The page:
org.gnome.desktop.input-sources sources [('xkb', 'es'), ('xkb', 'no')]

2.Adding keyboard layouts:

$ gsettings set org.gnome.desktop.input-sources sources "[('xkb', 'us'), ('xkb', 'no'),('xkb','gr')]"
$ gsettings get org.gnome.desktop.input-sources sources
[('xkb', 'es'), ('xkb', 'no'), ('xkb', 'gr')]

3.Changing the current keyboard layout from the command line:

$ gsettings set org.gnome.desktop.input-sources current 1

As we now have 3 different languages, we have three choices from 0 to 2, with 1 being Spanish, 2 being Norwegian and 3 being Greek. Thus, setting current to 1 above makes Norwegian the current keyboard layout.

4.Listing all possible keyboard layouts:

cat //usr/share/X11/xkb/rules/base.lst

5.Changing the keyboard layout with a keyboard shortcut:

A keyboard shortcut is preconfigured for changing the keyboard layout. The present shortcut:

$ gsettings get org.gnome.desktop.wm.keybindings switch-input-source
['<Super>space']

A new shortcut can be set by using gsetting set, but take care not to use a shortcut that is already in use. To list all shortcuts in use:

$ gsettings list-recursively org.gnome.desktop.wm.keybindings
org.gnome.desktop.wm.keybindings cycle-windows-backward ['<Shift><Alt>Escape']
org.gnome.desktop.wm.keybindings minimize ['<Super>h']
org.gnome.desktop.wm.keybindings move-to-workspace-7 @as []
org.gnome.desktop.wm.keybindings move-to-workspace-8 @as []
org.gnome.desktop.wm.keybindings move-to-workspace-9 @as []
org.gnome.desktop.wm.keybindings move-to-monitor-left ['<Super><Shift>Left']
...
1
  • This is the most comprehensive answer, kudos for this. Oct 14 '18 at 10:45
3

For Ubuntu 18.04 + Gnome the other answers did not work for me, but this did:

gdbus call --session --dest org.gnome.Shell \
--object-path /org/gnome/Shell \
--method org.gnome.Shell.Eval \
 "imports.ui.status.keyboard.getInputSourceManager().inputSources[0].activate()"

The argument in "inputSources[0]" is the index of the keyboard layout, the same as for gsettings solution.

Found it on linux StackExchange.

1

I was able to find the best and most stable combination of xkb-switch, setxkbmap and ibus. IBus allows pinyin input and xkb-switch is stable, while setxkbmap returns back set of keyboard layouts.

This is important when switching directly to a language, for example Shift+Alt+1...4. Why not using only IBus? It gets stuck all the time because it requires a restart to bring keyboard layouts back to life after switching to non-latin keyboard layout. At least in FireFox, see I need to exit and restart ibus-daemon to make ibus-chewing work. #2319.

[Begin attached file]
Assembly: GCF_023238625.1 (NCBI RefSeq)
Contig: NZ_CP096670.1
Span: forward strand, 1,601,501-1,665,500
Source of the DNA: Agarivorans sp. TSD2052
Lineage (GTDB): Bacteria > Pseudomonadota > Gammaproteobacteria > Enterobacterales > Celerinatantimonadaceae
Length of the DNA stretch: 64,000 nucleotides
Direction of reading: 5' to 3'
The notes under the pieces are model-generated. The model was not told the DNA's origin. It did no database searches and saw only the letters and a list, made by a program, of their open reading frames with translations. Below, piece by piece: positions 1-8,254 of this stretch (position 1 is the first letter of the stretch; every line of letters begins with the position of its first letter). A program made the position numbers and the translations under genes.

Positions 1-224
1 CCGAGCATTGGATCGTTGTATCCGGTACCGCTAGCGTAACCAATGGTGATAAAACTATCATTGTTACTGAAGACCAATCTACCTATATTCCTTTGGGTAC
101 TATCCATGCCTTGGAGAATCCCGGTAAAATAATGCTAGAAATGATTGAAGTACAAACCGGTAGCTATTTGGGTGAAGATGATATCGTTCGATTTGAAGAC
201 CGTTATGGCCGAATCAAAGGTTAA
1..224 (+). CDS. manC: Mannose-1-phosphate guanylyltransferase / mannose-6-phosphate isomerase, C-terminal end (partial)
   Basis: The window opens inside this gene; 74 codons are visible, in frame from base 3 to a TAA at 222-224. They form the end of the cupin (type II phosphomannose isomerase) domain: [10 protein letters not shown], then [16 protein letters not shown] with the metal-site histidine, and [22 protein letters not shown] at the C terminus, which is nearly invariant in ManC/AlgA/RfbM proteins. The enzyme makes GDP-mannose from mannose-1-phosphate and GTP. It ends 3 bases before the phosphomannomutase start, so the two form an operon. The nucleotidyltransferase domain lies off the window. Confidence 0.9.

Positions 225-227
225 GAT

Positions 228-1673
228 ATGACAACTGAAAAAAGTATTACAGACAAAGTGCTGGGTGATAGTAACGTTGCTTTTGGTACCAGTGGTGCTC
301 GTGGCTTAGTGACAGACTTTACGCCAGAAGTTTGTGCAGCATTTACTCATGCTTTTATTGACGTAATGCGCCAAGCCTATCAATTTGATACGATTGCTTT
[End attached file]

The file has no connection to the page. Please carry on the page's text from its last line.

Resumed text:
Disclaimer: Tested on OpenSuse Leap 15.3 xfce4 and xkb-switch is compiled from source

To make this work you should make script files with those commands and assign keyboard shortcuts to run them. Also you might want to disable Alt+Shift shortcut in keyboard switch settings to remove unexpected behavior.

So, here are my set of commands:

Shift+Alt+1 - switch to English:

killall ibus-daemon
setxkbmap us,ru,pt
xkb-switch -s us

Shift+Alt+2 - switch to Russian:

killall ibus-daemon
setxkbmap us,ru,pt
xkb-switch -s ru

Shift+Alt+3 - switch to Chinese Mandarin Pinyin:

ibus-daemon -d
ibus reset-config
gsettings set org.freedesktop.ibus.general preload-engines "['libpinyin']"
setxkbmap us,ru,pt
xkb-switch -s us
ibus engine libpinyin

Shift+Alt+4 - switch to Portugese:

killall ibus-daemon
setxkbmap us,ru,pt
xkb-switch -s pt

Also assign the following script to run on system autostart.

killall ibus-daemon
-1

Just out of curiosity, why would you do that ? Why would you open a terminal and they type a command to switch your keyboard layout when you can do so by a simple keyboard shortcut ! Assuming you use Ubuntu , it goes as Windows + Space

4
  • 3
    This appears to be more of a comment and less of an answer. Feb 26 '17 at 15:48
  • Right before my screensaver turns on, I want to switch to English so that it will be easy to type my password when I get back in.
    – Eyal
    Mar 8 '17 at 19:33
  • also it is useful for making custom keyboard-shortcuts
    – Vassilis
    Oct 13 '17 at 11:24
  • This does not work in Ubuntu 16.04 on a virtualbox. Feb 15 '18 at 9:48

Your Answer

By clicking “Post Your Answer”, you agree to our terms of service, privacy policy and cookie policy

Not the answer you're looking for? Browse other questions tagged or ask your own question.